(Bloomberg View) -- I was in the middle of an e-mail to an old friend this week, and had written a sentence about a mutual acquaintance that was more than 50 percent positive but contained a snarky word or two. I paused. “Is that necessary?” I thought to myself.
No, it wasn’t. So I deleted the sentence.
Maybe it was the Neera Tanden effect. But I think it was really the Henry Blodget effect.
Blodget’s e-mails were made public in 2002 by former New York Attorney General Eliot Spitzer. A year later the Securities and Exchange Commission hit young Henry with a $4 million fine and a permanent ban from the securities industry. The issue was that, although the e-mails contained honest commentary on the dot-com companies Blodget was following as an analyst for Merrill Lynch, his published research reports did not.
So in that case the e-mails themselves were actually a lot less embarrassing than what Blodget had been saying in public. But I do remember taking the lesson from the whole affair that nothing one writes in an e-mail is entirely private.
Since then, e-mail revelation after e-mail revelation has only reinforced that view. Sometimes, as with Blodget, the e-mails are obtained by a prosecutor. Sometimes they are unthinkingly forwarded by an acquaintance. Sometimes they are cut and pasted and sent to a newspaper by somebody who doesn’t like you. And sometimes they are acquired and handed over to WikiLeaks by Russian hackers who break into the account of somebody you send lots of e-mails to.
That last is what happened to Tanden, the president and chief executive officer of the Center for American Progress, a Democratic think tank. She communicates frequently with her predecessor at CAP, John Podesta, who happens to be Hillary Clinton’s presidential campaign chairman. In March, Podesta fell for a phishing scam most likely run by Russian spies. And for the past few weeks, WikiLeaks has been sharing the resulting bounty with the world.
The Tanden message that has gotten the most attention was a less-than-friendly description of Harvard law professor and former presidential candidate Lawrence Lessig. On his blog, Lessig reacted magnanimously, writing:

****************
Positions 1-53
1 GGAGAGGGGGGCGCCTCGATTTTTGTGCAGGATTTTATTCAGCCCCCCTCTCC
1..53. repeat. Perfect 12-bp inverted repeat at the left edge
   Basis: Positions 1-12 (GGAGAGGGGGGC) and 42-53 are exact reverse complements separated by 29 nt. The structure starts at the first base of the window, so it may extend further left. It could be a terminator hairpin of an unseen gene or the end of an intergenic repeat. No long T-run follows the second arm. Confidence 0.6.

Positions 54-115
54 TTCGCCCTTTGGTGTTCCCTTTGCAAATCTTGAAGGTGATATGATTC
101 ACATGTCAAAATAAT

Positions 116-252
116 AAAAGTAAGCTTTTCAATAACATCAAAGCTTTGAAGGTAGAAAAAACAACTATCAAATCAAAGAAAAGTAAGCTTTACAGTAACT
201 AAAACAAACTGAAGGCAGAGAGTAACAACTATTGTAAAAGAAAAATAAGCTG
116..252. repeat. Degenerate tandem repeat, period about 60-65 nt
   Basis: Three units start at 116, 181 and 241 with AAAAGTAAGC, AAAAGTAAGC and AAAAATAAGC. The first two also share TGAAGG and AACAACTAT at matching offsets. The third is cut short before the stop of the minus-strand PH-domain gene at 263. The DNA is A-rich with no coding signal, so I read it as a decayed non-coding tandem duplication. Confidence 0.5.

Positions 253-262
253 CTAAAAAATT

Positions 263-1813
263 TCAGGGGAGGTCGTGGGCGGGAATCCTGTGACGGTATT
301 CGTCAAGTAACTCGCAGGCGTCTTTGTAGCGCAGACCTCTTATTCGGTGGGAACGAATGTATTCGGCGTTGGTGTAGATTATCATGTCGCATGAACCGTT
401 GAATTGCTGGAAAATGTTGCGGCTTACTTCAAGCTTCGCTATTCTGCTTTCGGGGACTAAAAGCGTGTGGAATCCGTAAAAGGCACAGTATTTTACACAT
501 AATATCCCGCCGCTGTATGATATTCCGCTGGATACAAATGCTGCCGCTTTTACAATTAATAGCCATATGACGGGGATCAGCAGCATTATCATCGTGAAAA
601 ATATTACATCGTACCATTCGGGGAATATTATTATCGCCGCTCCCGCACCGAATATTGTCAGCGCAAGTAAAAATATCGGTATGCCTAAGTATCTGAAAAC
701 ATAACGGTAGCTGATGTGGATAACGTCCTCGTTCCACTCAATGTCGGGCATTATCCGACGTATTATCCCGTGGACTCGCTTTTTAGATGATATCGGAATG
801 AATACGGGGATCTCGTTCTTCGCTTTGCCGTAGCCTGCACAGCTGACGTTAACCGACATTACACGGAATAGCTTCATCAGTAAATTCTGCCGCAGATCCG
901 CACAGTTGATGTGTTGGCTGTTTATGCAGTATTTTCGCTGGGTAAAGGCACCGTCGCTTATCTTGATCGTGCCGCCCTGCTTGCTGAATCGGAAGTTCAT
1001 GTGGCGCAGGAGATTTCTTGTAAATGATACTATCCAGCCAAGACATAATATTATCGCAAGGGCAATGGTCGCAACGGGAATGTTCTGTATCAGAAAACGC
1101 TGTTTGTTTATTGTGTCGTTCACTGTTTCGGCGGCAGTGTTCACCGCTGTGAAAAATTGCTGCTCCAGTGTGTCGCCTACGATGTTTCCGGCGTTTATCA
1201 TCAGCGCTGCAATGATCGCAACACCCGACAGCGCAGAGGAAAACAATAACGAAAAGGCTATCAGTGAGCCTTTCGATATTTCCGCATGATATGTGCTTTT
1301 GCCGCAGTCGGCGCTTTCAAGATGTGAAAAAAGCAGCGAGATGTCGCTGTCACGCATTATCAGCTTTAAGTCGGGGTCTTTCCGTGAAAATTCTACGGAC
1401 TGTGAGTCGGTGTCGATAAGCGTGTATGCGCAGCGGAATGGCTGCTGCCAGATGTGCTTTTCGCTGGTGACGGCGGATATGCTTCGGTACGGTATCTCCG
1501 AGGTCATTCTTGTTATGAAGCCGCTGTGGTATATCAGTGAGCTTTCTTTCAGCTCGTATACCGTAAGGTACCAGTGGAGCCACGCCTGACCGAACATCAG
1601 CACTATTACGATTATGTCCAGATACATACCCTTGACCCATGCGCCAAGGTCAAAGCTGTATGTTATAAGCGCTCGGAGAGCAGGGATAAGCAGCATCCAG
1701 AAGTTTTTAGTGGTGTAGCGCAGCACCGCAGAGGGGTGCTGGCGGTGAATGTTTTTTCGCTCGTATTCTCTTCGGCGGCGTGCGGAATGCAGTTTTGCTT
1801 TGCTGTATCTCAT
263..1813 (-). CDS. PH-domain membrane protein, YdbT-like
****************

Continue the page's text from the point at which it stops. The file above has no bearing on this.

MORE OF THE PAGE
We all deserve privacy. The burdens of public service are insane enough without the perpetual threat that every thought shared with a friend becomes Twitter fodder.
Yes, we all deserve privacy! But by this point we should all be aware that we don’t quite have it with e-mails. They are just too easily copied and forwarded and hacked and searched. And while you can do things to fight the hacking -- like using two-factor identification, which everyone should do, or becoming an amateur encryption expert -- it still seems that, on the continuum between private and public, e-mails will always be well to the public side of letters, phone calls and in-person conversations.
E-mail is also really useful in organizing our lives and work, of course. And having all that organizing laid out in public can be excruciating even if it is totally innocent. As Tanden told BuzzFeed’s Ben Smith Thursday:
It’s been a tough experience. My kids’ names are in those emails. I’d like to make a joke about it, but it’s honestly been a pretty terrible experience.
I’m not going to say people should use code names for their kids in e-mails (although that might be kind of fun). And WikiLeaks’ willingness to make e-mails like that public without blocking out the names is pretty reprehensible.
Still, please remember -- especially if you’re a public figure -- that anything you write in an e-mail could find its way into public view. And if you can’t say something nice, maybe just pick up the phone.
This column does not necessarily reflect the opinion of the editorial board or Bloomberg LP and its owners.